My Place Teen Center has been serving Cumberland County youth for upwards of 23 years, and are now expanding into Biddeford. Courtesy photo / My Place Teen Center

My Place Teen Center in Westbrook has seen nearly double the number of kids come through its doors since the pandemic began, expanded programming for older teens and young adults and added staff, all while opening an additional center in Biddeford.

Between 60 and 80 students a day show up at the nonprofit My Place Teen Center on Main Street for homework help, peer support, counseling, fitness classes, games, meals and job instruction programs. It also now offers “adulting” classes for ages 18-24 to help make up for what Director Donna Dwyer says is a lack of resources in the area for young people after they graduated from high school.

The adulting classes cover topics from mental health to banking and other life skills not necessarily taught in high school.

“During the pandemic, we saw people having a hard time and realized that age group really needs help. We had a former (participant) in that age bracket who had committed suicide and we felt something needed to be done,” Dwyer said.

MPTC has a remaining $300,000 to raise before July 1 for next year’s programming, which includes the adulting classes.

Muna Dore, 21, has been a member since she was 17, first doing her homework and socializing there. Now she uses the center as a safe place to connect with others while working on her job skills.

Dore said her big takeaways from the adulting classes she has attended were learning how to manage a bank account and about the potential negative impacts of social media.

“I never realized the bad effects from too much social media before,” she said. “It  got me thinking.”

As part of the kitchen training program, Dore serves meals at the center and has come “to appreciate that work.”

“When I couldn’t come over the pandemic it was depressing,” Dore said.

“You definitely see it build confidence,” culinary instructor Mac Waybright said.

Jake Mitchell, 15, has been going to the center for three or four years, he said, and enjoys his involvement with the culinary program.

“I recommend kids come down and try it; the staff is great and so is the food,” he said.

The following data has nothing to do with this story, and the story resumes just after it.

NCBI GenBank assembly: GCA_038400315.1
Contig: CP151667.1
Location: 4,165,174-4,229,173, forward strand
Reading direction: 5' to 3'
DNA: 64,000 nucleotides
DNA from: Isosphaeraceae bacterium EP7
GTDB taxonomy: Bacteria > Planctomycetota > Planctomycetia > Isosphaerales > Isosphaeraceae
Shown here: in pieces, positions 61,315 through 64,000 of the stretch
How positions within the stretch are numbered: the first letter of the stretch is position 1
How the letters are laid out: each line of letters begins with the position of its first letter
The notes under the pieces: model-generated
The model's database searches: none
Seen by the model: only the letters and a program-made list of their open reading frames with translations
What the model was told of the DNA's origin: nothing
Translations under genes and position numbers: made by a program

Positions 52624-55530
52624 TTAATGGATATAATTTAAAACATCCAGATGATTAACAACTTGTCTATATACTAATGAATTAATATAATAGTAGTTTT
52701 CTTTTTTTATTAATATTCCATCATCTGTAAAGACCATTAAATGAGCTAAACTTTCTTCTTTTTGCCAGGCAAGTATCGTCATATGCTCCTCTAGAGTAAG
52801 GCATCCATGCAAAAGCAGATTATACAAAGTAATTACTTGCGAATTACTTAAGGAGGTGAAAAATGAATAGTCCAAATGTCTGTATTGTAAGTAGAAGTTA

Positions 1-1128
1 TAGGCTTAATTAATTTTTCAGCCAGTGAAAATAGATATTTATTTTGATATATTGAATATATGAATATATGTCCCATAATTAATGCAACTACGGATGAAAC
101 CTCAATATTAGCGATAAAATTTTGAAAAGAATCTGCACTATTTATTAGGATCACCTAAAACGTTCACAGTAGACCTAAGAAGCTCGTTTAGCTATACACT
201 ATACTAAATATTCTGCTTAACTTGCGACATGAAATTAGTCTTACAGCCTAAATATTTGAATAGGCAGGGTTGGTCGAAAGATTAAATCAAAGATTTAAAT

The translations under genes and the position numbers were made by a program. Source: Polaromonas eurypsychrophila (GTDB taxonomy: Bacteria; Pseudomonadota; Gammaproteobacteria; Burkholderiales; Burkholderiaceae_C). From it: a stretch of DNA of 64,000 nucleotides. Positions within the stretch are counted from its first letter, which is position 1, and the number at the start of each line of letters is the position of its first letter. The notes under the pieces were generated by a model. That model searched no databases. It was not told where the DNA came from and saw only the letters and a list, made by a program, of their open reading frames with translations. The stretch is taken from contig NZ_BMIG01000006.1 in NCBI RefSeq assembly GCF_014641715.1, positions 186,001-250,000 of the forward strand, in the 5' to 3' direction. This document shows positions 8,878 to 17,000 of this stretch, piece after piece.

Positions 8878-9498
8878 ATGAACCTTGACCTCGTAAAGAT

Regular programming and some restaurant work are available at the new, second My Place Teen Center location. The center is operating temporarily at the Saco Valley Shopping Center in Saco pending its move to a permanent home at a former church building at 75 Beacon St. in Biddeford.

Those programs are going well, but the permanent space will further address the resource cracks youth often fall through, Biddeford Mayor Alan Casavant said.

Biddeford has some challenging demographics in terms of poverty and things of that nature. Still, kids fall through the cracks, so having seen the Westbrook facility and seeing their programs and operations, knowing what they deliver, coming to Biddeford is really a perfect marriage,” Casavant said.

In the Biddeford school district, which has about 2,500 students, about 100 families struggle with homelessness, according to Assistant Superintendent Chris Indorf.

About 60% of kindergarten students qualify for free or reduced-price lunches, and about 30% of high schoolers qualify, he said. The number of students in need at the high school is likely higher, he said, because those students may avoid signing up because they have jobs or because older students are often too embarrassed to get the free meals.

The move into Biddeford is a $6 million venture, of which about $2.6 million has been raised. About $400,000 of the remaining $3.4 million needed will go toward further renovations, while the rest to be raised will cover programming, staff, furniture and other expenses, Dwyer said.

Dwyer is looking for funding to come in over the next few months to serve both locations.

I’m excited, and we are working to get more money to come together to make this come true,” Casavant said.

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